A MariaDB Howto authored by: Erkan Yanar.
This is a Howto about installing MariaDB Galera Cluster on Debian/Ubuntu. Because a lot of people were having problems installing MariaDB Galera Cluster, elenst from
#maria on freenode forced me to write this Howto 🙂
Installing MariaDB Galera Cluster is in fact quite easy and actually kind of boring in the end. This Howto is written for (and tested on) on Debian 7.1 (Wheezy) and Ubuntu 12.04 (Precise).
What we need
In our setup we assume 3 nodes (node01, node02, node03) with one interface each. We assume following IP addresses: 172.16.8.5, 172.16.8.6, and 172.16.8.4. We need three packages installed on all nodes:
As Galera does not ship with the distribution repositories, go for the repo configurator and follow the instructions to include the repository fitting your system. Keep in mind to Choose “5.5” in Step 3 (Choose a Version). Doing this you can jump directly to Install Packages
Adding the Repository
Alternatively you can just take following steps.
apt-get install python-software-properties apt-key adv --recv-keys --keyserver keyserver.ubuntu.com 0xcbcb082a1bb943db add-apt-repository 'deb http://mirror3.layerjet.com/mariadb/repo/5.5/debian wheezy main' apt-get update
apt-get install python-software-properties apt-key adv --recv-keys --keyserver keyserver.ubuntu.com 0xcbcb082a1bb943db add-apt-repository 'deb http://mirror3.layerjet.com/mariadb/repo/5.5/ubuntu precise main' apt-get update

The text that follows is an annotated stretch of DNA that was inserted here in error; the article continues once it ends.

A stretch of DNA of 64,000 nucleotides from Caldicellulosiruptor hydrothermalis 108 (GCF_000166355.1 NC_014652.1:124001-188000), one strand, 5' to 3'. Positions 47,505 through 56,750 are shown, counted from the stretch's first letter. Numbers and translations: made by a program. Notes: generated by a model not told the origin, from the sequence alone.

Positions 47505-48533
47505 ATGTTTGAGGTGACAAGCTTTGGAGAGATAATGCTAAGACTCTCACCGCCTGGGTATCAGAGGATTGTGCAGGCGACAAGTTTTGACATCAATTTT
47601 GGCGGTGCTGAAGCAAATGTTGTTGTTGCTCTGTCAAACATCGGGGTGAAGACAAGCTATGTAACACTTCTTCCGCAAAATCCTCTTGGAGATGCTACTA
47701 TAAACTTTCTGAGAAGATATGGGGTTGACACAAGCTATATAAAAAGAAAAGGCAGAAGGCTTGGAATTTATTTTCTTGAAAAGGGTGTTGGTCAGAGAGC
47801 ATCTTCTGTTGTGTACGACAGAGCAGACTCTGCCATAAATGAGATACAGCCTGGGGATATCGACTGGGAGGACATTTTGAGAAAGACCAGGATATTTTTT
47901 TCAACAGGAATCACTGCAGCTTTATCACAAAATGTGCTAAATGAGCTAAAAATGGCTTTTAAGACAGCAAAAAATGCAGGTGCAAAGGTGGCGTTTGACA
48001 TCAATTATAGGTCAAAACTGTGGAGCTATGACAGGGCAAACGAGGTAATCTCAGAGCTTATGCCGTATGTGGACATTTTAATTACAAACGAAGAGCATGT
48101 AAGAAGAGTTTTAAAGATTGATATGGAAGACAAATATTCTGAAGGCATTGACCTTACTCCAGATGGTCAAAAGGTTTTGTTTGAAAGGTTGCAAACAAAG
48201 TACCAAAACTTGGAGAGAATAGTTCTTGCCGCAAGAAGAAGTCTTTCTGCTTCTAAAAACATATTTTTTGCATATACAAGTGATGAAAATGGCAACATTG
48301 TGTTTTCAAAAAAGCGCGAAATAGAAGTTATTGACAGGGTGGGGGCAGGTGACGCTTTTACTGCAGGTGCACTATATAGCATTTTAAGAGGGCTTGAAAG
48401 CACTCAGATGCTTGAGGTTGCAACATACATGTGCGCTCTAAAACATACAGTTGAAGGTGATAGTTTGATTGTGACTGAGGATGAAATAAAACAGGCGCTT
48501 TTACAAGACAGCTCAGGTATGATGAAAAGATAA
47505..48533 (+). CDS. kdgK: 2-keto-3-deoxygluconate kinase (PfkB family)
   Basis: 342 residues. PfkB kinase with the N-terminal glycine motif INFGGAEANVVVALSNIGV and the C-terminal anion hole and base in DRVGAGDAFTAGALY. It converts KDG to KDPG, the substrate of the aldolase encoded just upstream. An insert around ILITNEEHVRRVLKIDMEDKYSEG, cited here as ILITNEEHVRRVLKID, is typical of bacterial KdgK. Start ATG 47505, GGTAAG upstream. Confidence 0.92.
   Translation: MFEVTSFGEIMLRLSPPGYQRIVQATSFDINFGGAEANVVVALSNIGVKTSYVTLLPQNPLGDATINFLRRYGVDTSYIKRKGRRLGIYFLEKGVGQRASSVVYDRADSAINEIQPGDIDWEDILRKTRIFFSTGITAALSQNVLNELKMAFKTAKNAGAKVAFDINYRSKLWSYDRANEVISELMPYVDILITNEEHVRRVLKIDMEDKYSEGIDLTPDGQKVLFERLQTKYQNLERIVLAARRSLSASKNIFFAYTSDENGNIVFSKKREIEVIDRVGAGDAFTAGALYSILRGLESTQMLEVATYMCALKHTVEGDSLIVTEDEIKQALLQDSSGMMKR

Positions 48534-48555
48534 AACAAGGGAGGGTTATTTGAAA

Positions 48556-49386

Yes, they are nearly identical. 🙂
(Just another shortcut for the impatient)
DEBIAN_FRONTEND=noninteractive apt-get install -y rsync galera mariadb-galera-server
After installing the packages you will have a running MariaDB server on each node. But none of them will be configured to run as a node in a MariaDB Galera Cluster.
So we have to do some configuration next. There is a MariaDB configuration part and one part to configure Galera (starting with
wsrep_). As we do the most basic and simple installation in this Howto, it is sufficient you just change the IP’s (Remember: 172.16.8.5, 172.16.8.6, 172.16.8.4) with your IP’s.
This will be needed to define the
wsrep_cluster_address Variable (the list of nodes a starting mysqld contacts to join the cluster).
The following configuration file has to be distributed on all nodes. We use a separate configuration file
/etc/mysql/conf.d/galera.cnf with the following settings:
[mysqld] #mysql settings binlog_format=ROW default-storage-engine=innodb innodb_autoinc_lock_mode=2 query_cache_size=0 query_cache_type=0 bind-address=0.0.0.0 #galera settings wsrep_provider=/usr/lib/galera/libgalera_smm.so wsrep_cluster_name="my_wsrep_cluster" wsrep_cluster_address="gcomm://172.16.8.5,172.16.8.6,172.16.8.4" wsrep_sst_method=rsync
FYI: The shared library for
wsrep_provider is provided by the installed galera package.
We could also change the cluster name by changing the value of
wserp_cluster_name to fit our style. This setting also works as a shared secret to control the access to the cluster. With
wsrep_cluster_address you see the IP addresses of our setup. The
wsrep_sst_method tells what method to use to synchronise the nodes. While there are also
xtrabackup available, I prefer rsync because it is easy to configure (i.e. it does not need any credentials set on the nodes). If you are considering using the xtrabackup method, don’t forget to install xtrabackup.
Starting the Galera Cluster
First we stop mysqld on all nodes.
node01# service mysql stop node02# service mysql stop node03# service mysql stop